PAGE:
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divided. and that has been the case for many years. when bill clinton was sworn in, it was on the book of the prophet isaiah. and thou shall be called healer of the breach. then the next president had two terms. he said i want to be a uniter not a divider. then the next president had two terms and he said there are no red states, no blue states, there are only the united states. and yet still despite 24 years of three very different presidents, all talking about that divide and trying to address it, it is deeper and more painful than ever. this on trade, this about russia, but more fundamentally, the pain here is so spectacular that it's going to take a real -- >> we've got another projection from wolf. >> we do have another major projection right now. all right. donald trump, we project, will be the winner in the state of utah. with its six electoral votes. donald trump carries another state. you see the popular vote there. donald trump ahead. he's got 113,000-vote lead over both evan mcmullin, who looks like he's in second place right
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now with 41% of the vote, and hillary clinton right now 82,000 votes, in third place. let's take a look at the electoral college count where it stands right now with this donald trump win in utah. right now donald trump is ahead, inching closer and closer to 270 electoral votes. he now has 244 electoral votes compared to hillary clinton's 215 electoral votes. donald trump doing very, very well tonight. it's 270, though. that's the magic number. let's take a look in a key race alert at the numbers coming in right now. remaining states. we'll start with michigan right now. 80% of the vote is now in. trump has an impressive lead of 77,000-plus votes over hillary clinton. there are 16 electoral votes in michigan. trump ahead. in wisconsin, 87% of the vote is in. similarly has an impressive 84,000-vote lead over hillary clinton. 10 electoral votes at stake in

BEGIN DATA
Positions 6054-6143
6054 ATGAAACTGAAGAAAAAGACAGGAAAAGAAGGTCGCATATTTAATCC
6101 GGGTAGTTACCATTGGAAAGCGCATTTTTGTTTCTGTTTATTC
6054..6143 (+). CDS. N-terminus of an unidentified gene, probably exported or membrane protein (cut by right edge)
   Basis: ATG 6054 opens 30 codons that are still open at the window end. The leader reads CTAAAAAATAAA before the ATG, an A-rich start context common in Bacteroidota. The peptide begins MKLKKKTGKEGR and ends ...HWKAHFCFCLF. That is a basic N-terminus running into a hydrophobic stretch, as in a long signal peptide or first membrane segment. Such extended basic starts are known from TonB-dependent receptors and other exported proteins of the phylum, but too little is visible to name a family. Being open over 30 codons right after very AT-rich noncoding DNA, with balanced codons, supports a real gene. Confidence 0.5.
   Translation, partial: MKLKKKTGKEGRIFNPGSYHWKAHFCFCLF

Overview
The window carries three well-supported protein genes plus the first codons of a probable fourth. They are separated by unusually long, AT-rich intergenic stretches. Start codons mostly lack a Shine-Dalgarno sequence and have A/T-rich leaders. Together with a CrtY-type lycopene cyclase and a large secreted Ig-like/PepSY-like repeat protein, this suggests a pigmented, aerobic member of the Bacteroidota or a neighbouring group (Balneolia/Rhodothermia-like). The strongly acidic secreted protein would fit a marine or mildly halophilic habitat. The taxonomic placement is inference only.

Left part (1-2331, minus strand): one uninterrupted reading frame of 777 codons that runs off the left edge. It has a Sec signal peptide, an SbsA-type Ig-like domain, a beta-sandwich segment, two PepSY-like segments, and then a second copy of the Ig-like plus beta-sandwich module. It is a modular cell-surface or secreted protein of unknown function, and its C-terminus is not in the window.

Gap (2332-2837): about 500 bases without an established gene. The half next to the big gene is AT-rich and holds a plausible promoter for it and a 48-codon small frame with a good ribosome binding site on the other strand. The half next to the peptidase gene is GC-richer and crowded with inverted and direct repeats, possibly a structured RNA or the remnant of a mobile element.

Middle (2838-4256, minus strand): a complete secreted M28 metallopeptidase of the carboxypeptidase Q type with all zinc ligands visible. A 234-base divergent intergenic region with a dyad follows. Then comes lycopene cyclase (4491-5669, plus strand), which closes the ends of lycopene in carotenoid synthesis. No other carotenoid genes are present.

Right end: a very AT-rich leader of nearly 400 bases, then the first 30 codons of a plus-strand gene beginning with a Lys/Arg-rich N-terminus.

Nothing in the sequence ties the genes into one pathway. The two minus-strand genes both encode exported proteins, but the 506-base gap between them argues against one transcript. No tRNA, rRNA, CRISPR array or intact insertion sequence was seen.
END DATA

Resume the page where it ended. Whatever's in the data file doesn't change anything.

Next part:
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wisconsin. in arizona trump again leading. 60,000-vote lead over hillary clinton with 65% of the vote in. arizona has 11 electoral votes. in pennsylvania look at this. 97% of the vote is in. trump is ahead by almost 51,000 votes over hillary clinton. there are 20 electoral votes at stake in pennsylvania. trump doing very well in pennsylvania right now. let's take a look at some more states where we have not made projections. in new hampshire hillary clinton is ahead but by only 700 votes over donald trump with 85% of the vote in. four electoral votes in new hampshire. in maine, 81% of the vote is in. hillary clinton has a lead of almost 17,000 votes over donald trump in the state of maine. finally, take a look at this -- in minnesota 84% of the vote is in. hillary clinton has a pretty good 71,000-vote lead over donald trump. 84% of the vote in. minnesota has 10 electoral votes. let's go over to jake and dana.